Market research predicts that the total revenues of the dedicated internet of Things (IoT) will reach $990 million by 2030. This forecast flows from the ability of satellites to connect IoT devices. The need for IoT linking of devices grows every day, and demand for satellites grows with it.

Some of today’s major cities, dubbed “smart cities,” are highly connected through the internet. More cities are looking to advance online services.

Data streams from everywhere in the urban environment. While monitoring of vital services is nothing new, cities are also looking to IoT to improve the quality of their residents’ everyday lives. Three of the most impactful IoT applications are:

  • The delivery of power.
  • Rapid response to weather conditions.
  • Healthcare.

All of these deserve further exploration.


a sunny day with a smattering of clouds above a gentle forest topped by four wind turbines providing power


Smarter cities need a smarter power grid to support IoT growth. Conversely, a smart grid will need the IoT to operate. Utilities will add sensors transmitting on wireless networks. Power companies will also use data from end-users. When added to systems already in place the networks will reach larger areas. A reliable internet connection will be crucial.

Smart employment of IoT can reach almost any business with an electrical socket. Utilities are installing smart meters on buildings. These meters allow utilities to track consumption. By using that data, they can improve energy management. In addition, these installations decrease the need for on-site troubleshooting.

Consumers will also spend less time in the dark. Energy providers can use the IoT to zero in on outages and get the lights back on faster. Utilities can also use internet connections to adjust pricing and install new load programs.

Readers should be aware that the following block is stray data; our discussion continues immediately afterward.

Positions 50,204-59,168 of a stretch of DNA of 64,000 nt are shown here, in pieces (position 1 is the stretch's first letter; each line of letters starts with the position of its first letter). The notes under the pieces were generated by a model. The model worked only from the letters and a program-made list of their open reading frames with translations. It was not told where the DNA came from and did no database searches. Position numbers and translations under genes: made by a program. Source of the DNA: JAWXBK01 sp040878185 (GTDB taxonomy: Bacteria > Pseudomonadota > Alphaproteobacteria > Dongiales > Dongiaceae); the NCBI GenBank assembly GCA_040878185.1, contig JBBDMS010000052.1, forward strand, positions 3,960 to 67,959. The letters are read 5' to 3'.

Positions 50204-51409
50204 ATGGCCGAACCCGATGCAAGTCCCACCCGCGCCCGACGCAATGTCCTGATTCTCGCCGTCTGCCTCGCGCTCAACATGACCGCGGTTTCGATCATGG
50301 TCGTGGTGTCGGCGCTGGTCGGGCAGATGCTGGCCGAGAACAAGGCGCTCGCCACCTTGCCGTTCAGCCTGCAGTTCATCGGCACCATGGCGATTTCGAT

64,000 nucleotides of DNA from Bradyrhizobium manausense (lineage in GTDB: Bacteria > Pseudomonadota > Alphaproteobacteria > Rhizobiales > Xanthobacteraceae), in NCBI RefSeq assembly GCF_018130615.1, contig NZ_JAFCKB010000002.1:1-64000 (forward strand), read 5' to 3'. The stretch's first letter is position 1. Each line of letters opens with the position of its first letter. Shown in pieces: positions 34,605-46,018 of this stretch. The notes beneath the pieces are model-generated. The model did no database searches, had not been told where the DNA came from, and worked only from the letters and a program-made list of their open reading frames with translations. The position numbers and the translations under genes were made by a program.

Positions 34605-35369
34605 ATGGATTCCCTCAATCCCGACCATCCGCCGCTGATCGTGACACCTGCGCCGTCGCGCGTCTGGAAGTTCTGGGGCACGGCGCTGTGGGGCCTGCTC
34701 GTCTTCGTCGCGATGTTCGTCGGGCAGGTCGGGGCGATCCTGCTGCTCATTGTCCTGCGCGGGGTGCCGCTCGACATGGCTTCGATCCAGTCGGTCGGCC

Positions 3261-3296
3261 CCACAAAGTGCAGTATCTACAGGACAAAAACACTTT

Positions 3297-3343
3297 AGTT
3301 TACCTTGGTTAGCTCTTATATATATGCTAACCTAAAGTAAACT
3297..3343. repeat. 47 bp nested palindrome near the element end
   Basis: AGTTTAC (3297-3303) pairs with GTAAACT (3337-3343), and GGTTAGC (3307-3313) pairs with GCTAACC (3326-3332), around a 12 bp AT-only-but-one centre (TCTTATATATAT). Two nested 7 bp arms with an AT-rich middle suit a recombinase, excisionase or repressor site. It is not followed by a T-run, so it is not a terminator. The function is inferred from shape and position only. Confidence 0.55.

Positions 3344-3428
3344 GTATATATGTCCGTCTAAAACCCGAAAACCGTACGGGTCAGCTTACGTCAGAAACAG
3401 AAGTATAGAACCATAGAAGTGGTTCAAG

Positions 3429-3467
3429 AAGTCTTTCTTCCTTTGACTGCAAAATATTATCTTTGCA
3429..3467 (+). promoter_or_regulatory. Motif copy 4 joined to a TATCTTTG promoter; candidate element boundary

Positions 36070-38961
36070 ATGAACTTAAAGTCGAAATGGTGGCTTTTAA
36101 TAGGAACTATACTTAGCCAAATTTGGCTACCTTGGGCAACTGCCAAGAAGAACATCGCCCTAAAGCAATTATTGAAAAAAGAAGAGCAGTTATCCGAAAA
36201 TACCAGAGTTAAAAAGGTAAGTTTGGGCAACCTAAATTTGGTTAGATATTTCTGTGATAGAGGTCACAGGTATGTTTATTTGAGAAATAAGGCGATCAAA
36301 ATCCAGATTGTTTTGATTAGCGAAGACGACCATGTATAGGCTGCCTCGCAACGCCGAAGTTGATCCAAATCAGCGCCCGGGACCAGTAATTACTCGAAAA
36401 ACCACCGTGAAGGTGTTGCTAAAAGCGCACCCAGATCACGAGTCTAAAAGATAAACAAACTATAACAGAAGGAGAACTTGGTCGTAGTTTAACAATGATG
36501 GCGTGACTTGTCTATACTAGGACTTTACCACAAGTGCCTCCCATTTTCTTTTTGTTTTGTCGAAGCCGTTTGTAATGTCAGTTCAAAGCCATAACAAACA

In 2020, the global market for these smart meters was $21.79 billion. It’s expected to hit $54.34 billion by 2030. With this growth, utilities can look forward to providing more streamlined and efficient services.


3 major veins of purple lightning striking down on a city scape in the distance


All weather prediction depends on the collection of data. More than 1,000 weather satellites orbit the earth. They gather vital information and stream it where it’s needed. IoT-connected sensors provide the input to build systems that interpret cloud patterns. They will also pick up even the slightest changes in temperature, humidity, and wind direction. Analyzing this information helps predict dangerous conditions.

Improvements in wireless connectivity and implementation of 5G contribute to the effectiveness of IoT-enabled weather sensors. As this technology grows, more businesses and industries can access satellite data. Together, these systems will fight weather-borne catastrophes.


an extreme closeup of a heart shaped stethoscope


As technology makes more detailed information available, healthcare administrators move toward more data-driven decision-making. As the requirements for data rise, so does the need for IoT. The IoT will be used to receive inputs from devices patients can wear, allowing medical professionals to provide better care.

For several years, T.J. Elbert, Senior vice president and general manager of Data at Health Catalyst, has seen healthcare moving outside hospitals to center on patients. Since 2020, COVID has spurred the trend toward remote care through telehealth and remote patient monitoring. These changes will require a blend of traditional service and new data-handling capabilities. IoT is essential for the latter.


the earth lit by the sun and cast in shadow

What’s next?

As the use of remote monitoring grows, a functioning IoT becomes indispensable. Satellites help provide the connectivity it needs. Discover more.

About the Author

Cara is the marketing coordinator at X2nSat. She's a social media maverick, a content genius, and an author in her spare time. Writing and marketing are her true passions.